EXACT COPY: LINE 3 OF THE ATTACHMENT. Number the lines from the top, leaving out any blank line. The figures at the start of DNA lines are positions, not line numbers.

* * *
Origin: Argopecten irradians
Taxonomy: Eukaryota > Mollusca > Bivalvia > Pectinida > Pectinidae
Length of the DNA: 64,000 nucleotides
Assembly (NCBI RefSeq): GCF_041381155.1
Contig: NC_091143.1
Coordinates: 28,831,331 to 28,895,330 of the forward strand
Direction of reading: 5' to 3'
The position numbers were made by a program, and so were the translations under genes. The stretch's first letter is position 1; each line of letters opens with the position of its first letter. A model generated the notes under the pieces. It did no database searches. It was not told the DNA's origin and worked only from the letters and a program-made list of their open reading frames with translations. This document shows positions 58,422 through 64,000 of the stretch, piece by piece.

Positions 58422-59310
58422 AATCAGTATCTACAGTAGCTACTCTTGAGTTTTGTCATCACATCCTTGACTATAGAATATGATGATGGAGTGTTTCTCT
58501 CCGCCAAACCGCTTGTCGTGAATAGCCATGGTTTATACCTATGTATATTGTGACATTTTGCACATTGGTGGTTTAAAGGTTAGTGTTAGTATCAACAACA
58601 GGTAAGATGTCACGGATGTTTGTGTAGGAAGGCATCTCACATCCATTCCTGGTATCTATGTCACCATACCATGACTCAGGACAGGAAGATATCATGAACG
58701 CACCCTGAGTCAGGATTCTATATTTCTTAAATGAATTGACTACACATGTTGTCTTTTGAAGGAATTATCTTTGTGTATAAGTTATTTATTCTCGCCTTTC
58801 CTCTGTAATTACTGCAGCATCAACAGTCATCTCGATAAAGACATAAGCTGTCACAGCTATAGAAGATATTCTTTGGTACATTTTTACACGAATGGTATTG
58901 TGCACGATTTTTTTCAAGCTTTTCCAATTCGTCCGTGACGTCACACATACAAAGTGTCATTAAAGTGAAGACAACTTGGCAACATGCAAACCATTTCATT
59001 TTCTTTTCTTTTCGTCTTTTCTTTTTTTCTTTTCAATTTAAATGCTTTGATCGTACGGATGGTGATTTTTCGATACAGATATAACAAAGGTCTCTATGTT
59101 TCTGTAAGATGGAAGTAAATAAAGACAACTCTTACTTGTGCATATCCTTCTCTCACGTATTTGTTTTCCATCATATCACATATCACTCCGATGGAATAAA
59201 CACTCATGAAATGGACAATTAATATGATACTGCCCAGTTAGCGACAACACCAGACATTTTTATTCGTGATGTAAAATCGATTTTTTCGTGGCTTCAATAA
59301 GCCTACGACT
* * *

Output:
Length of the DNA: 64,000 nucleotides